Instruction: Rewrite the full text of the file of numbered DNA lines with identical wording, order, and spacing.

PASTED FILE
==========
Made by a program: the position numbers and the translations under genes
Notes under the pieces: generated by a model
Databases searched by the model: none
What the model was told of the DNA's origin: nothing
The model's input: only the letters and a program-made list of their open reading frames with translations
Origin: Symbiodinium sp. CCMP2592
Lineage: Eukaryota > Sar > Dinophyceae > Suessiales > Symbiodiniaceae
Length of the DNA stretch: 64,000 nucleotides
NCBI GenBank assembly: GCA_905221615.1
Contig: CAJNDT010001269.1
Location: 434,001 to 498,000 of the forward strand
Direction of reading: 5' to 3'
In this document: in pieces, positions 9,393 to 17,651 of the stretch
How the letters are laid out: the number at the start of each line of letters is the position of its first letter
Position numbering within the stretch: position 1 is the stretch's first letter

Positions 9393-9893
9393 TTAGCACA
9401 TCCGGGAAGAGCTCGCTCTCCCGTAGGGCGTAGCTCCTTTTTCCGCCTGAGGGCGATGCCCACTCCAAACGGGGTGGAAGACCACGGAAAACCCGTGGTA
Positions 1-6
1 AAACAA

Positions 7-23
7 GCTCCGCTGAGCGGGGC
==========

Made by a program: the position numbers and the translations under genes
Notes under the pieces: generated by a model
Databases searched by the model: none
What the model was told of the DNA's origin: nothing
The model's input: only the letters and a program-made list of their open reading frames with translations
Origin: Symbiodinium sp. CCMP2592
Lineage: Eukaryota > Sar > Dinophyceae > Suessiales > Symbiodiniaceae
Length of the DNA stretch: 64,000 nucleotides
NCBI GenBank assembly: GCA_905221615.1
Contig: CAJNDT010001269.1
Location: 434,001 to 498,000 of the forward strand
Direction of reading: 5' to 3'
In this document: in pieces, positions 9,393 to 17,651 of the stretch
How the letters are laid out: the number at the start of each line of letters is the position of its first letter
Position numbering within the stretch: position 1 is the stretch's first letter

Positions 9393-9893
9393 TTAGCACA
9401 TCCGGGAAGAGCTCGCTCTCCCGTAGGGCGTAGCTCCTTTTTCCGCCTGAGGGCGATGCCCACTCCAAACGGGGTGGAAGACCACGGAAAACCCGTGGTA
Positions 1-6
1 AAACAA

Positions 7-23
7 GCTCCGCTGAGCGGGGC